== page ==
“The country was already facing a humanitarian catastrophe and to place political turmoil on top of that has made the situation desperate for the Afghan people,” she said. “Because of the U.S. involvement all these years, they have a responsibility to help and remain committed to helping these people to find safety and resettlement in the United States.”
Ms. Aljijakli said that she and her partners support any effort by Congress and the Biden Administration to reduce the backlog for those Special Immigrant Visa cases and make other humanitarian measures like humanitarian parole accessible so more people can be helped.
“I am supportive of their recent efforts to prioritize immigration options and help people who are at risk evacuate as soon as possible, but also deeply concerned about the accessibility of these programs and actually getting these benefits to the people who need them the most.
“It seems like a great program but in practice it is given very sparingly and maybe 25 percent of cases are approved,” she said. “It’s almost impossible to get it.
“Within the limitations of our broken immigration system, these are the options available and what we are trying to help with,” Ms. Aljijaki added.
She said that a total of 30 individuals have resettled in Cleveland from Afghanistan thus far during the recent events, but those numbers will increase. Those individuals need a lot of support, she said, as they have faced trauma and fled their country with nothing.
Ms. Aljijakli, a native of Syria, is all too familiar with these types of disasters based on her firm’s work and her own personal experience helping Syrian refugees over the last decade.
“Even though we don’t have much experience with Afghanistan, people reached out to us because of the work we do to support refugees,” she said. “I know all too well that even when there are programs in place that seem ideal, it’s extremely hard and often impossible to obtain the benefits.”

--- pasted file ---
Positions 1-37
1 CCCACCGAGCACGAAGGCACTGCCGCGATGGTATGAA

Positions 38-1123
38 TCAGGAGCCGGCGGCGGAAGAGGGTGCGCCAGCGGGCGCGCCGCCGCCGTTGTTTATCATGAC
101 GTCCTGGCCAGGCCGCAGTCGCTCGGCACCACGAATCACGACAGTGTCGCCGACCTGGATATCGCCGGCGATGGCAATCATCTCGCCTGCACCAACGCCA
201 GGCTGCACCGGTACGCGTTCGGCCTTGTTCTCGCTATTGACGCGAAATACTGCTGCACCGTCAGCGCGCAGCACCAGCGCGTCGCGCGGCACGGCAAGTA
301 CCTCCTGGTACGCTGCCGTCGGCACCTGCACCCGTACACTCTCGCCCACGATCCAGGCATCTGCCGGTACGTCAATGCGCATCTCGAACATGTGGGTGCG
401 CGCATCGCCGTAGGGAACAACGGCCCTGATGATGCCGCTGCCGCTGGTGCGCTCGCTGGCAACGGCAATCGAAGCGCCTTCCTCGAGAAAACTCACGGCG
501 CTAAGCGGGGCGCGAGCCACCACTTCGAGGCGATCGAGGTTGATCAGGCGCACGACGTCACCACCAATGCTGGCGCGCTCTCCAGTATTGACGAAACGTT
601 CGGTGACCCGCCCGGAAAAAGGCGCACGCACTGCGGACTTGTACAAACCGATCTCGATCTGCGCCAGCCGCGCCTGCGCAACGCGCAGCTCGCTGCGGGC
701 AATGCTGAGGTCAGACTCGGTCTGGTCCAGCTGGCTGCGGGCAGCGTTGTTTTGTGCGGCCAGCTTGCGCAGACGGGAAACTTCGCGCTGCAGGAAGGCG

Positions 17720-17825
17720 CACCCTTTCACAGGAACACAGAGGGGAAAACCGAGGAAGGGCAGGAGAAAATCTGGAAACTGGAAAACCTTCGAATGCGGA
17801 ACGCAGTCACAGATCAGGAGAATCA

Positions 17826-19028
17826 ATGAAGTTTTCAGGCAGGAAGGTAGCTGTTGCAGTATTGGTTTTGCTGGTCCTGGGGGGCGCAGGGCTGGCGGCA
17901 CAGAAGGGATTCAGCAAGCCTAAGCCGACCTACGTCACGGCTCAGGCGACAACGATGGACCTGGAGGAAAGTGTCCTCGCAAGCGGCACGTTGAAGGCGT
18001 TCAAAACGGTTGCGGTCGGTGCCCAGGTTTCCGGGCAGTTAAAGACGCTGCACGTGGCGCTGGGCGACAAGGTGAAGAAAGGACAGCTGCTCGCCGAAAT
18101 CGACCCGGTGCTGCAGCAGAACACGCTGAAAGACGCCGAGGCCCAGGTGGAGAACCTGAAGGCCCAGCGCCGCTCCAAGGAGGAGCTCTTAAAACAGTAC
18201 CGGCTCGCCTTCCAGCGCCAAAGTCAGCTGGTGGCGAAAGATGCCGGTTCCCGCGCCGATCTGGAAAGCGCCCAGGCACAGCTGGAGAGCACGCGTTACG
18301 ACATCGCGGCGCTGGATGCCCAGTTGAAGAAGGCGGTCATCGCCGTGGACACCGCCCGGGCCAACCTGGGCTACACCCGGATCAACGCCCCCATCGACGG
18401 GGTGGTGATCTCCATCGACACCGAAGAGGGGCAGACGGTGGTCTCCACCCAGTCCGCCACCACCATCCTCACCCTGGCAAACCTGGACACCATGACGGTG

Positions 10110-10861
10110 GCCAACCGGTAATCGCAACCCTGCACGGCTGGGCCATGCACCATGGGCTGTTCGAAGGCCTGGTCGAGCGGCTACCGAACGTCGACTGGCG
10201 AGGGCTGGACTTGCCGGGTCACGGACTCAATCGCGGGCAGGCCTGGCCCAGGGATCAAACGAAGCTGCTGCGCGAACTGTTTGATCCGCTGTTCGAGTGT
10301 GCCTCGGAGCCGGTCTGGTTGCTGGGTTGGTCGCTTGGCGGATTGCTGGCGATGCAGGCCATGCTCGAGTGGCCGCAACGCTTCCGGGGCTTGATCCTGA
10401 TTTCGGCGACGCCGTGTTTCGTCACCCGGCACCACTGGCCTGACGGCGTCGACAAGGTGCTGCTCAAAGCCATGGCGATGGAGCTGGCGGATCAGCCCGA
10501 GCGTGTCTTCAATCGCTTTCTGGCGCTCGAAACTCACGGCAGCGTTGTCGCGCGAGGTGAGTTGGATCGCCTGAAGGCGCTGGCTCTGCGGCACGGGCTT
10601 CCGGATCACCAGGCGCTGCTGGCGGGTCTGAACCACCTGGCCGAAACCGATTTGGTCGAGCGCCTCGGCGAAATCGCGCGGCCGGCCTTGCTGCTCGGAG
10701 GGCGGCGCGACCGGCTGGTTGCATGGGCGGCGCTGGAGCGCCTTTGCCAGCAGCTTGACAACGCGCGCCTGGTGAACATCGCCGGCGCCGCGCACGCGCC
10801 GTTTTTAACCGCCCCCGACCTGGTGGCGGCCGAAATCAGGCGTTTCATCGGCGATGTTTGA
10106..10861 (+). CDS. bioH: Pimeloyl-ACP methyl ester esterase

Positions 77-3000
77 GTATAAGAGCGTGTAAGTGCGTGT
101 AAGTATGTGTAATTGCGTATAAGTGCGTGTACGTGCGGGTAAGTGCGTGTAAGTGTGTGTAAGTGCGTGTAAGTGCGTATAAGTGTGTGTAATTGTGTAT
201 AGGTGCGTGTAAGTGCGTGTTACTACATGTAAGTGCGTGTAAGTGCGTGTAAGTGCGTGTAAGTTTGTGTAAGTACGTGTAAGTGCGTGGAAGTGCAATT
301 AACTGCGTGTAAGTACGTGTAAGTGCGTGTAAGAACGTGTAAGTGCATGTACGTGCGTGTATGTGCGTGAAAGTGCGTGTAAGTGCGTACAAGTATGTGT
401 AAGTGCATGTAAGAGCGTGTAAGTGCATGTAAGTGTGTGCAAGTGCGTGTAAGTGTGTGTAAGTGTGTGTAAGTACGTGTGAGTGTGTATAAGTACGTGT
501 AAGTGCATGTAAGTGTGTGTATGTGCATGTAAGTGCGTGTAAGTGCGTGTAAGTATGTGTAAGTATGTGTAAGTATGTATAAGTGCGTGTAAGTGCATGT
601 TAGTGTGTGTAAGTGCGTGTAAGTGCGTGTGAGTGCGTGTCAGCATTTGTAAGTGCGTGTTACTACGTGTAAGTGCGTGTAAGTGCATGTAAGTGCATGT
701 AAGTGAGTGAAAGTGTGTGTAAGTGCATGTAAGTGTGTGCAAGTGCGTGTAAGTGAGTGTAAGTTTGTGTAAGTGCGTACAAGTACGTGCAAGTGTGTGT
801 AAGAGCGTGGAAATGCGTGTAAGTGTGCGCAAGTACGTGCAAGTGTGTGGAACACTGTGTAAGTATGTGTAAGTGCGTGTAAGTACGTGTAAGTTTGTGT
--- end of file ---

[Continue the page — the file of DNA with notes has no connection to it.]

In 2016, the government introduced similar emergency measures for Syrians and Iraqis to try to expedite their cases, and those cases her firm filed at that time are still on hold.
“We have not been able to help them and get them out of harm’s way because in practice these programs can be completely inefficient and inaccessible,” she said.
Ms. Aljijakli, who speaks fluent Arabic and whose grandfather, Adib Shishakli, was Syria’s former president, has not been back to her war-torn homeland since 2009. The crisis there began in 2011.
“We anticipate getting more and more requests for help in the coming weeks. We know all too well from the situations in Syria, that even after a decade, these political situations and legal processes can go on for years and become forgotten,” she said.
Ms. Aljijakli put a call out to her lawyer networks and said it is remarkable to see the outpour of support, both from lawyers and non-lawyers.
“There are a lot of amazing efforts underway in communities all over United States to help, whether it is with the immigration legal process or getting ready with resettlement support when that starts to happen.
“As a lawyer and a human, these are the tools that are available to us so we have to try to do what we can within the confines of the system,” she said. “If this means organizations filing hundreds of applications and just a few of them getting approved, that’s better than nothing at all.
“Some lives can be potentially saved.”
She said her hope is that the plight of the Afghan people, as well as others worldwide in crisis, continues to be a priority.
“Like with Syria, this is front and center on the news right now and there’s a lot of community support, but I hope those efforts remain in place when Americans move on to the next thing that is happening in the world.”